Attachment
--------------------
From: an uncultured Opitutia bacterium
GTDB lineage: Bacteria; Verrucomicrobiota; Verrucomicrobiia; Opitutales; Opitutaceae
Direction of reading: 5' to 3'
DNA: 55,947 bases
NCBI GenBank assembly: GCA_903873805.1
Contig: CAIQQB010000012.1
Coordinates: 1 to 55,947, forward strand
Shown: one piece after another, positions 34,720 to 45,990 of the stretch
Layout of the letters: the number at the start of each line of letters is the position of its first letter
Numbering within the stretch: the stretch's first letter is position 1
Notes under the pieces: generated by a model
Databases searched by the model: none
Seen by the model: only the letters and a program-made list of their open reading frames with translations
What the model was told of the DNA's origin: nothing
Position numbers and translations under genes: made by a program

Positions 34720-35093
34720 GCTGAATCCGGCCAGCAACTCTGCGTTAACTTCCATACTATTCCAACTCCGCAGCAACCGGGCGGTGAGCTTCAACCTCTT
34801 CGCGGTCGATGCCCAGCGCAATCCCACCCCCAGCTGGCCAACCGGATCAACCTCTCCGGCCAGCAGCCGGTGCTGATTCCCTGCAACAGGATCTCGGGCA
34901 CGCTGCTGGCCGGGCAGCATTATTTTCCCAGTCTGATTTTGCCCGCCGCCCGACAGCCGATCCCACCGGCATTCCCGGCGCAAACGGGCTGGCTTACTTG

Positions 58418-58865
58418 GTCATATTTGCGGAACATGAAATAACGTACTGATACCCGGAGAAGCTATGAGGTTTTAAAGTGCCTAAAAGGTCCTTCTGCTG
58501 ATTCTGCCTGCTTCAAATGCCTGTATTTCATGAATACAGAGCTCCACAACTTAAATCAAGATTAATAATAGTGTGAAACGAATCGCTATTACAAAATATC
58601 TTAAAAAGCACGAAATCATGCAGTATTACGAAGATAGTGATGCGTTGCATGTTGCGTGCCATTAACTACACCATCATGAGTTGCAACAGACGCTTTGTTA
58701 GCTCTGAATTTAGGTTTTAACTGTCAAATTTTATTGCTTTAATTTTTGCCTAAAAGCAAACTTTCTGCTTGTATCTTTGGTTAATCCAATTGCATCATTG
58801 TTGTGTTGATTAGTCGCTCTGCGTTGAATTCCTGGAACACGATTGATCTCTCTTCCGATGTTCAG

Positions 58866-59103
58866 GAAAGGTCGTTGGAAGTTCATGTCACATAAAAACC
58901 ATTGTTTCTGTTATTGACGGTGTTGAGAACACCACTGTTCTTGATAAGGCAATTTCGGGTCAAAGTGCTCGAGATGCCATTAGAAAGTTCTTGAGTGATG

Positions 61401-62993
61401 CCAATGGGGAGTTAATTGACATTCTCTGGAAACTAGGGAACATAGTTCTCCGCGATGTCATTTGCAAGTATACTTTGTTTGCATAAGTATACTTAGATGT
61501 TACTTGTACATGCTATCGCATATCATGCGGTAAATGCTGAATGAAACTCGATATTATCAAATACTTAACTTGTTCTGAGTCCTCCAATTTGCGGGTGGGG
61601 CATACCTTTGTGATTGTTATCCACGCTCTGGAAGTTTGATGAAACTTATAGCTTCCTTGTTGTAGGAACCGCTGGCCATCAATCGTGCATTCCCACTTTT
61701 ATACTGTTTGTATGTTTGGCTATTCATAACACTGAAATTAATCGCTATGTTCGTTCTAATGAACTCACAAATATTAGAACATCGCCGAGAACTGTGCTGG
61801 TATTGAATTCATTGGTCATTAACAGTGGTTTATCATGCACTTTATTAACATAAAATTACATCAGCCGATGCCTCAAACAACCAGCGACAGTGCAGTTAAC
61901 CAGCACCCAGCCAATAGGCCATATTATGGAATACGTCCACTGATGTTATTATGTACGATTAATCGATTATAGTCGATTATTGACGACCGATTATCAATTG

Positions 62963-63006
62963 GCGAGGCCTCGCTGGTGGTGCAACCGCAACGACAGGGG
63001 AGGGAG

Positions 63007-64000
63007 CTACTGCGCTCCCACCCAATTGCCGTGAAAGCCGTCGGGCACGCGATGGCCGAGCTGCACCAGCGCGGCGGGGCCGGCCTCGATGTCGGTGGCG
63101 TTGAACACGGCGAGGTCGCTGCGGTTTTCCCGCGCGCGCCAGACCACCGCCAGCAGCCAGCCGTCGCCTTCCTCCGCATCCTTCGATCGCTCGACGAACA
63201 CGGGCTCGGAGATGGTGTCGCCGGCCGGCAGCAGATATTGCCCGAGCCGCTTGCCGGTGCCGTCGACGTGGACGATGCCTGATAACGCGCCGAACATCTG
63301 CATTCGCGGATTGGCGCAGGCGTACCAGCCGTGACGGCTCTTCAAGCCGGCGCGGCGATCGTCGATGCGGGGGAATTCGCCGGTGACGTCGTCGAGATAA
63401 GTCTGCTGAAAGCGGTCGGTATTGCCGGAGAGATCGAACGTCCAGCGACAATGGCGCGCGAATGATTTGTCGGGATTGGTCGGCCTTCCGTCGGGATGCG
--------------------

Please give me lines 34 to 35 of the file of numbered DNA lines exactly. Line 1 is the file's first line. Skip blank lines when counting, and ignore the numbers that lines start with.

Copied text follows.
61801 TATTGAATTCATTGGTCATTAACAGTGGTTTATCATGCACTTTATTAACATAAAATTACATCAGCCGATGCCTCAAACAACCAGCGACAGTGCAGTTAAC
61901 CAGCACCCAGCCAATAGGCCATATTATGGAATACGTCCACTGATGTTATTATGTACGATTAATCGATTATAGTCGATTATTGACGACCGATTATCAATTG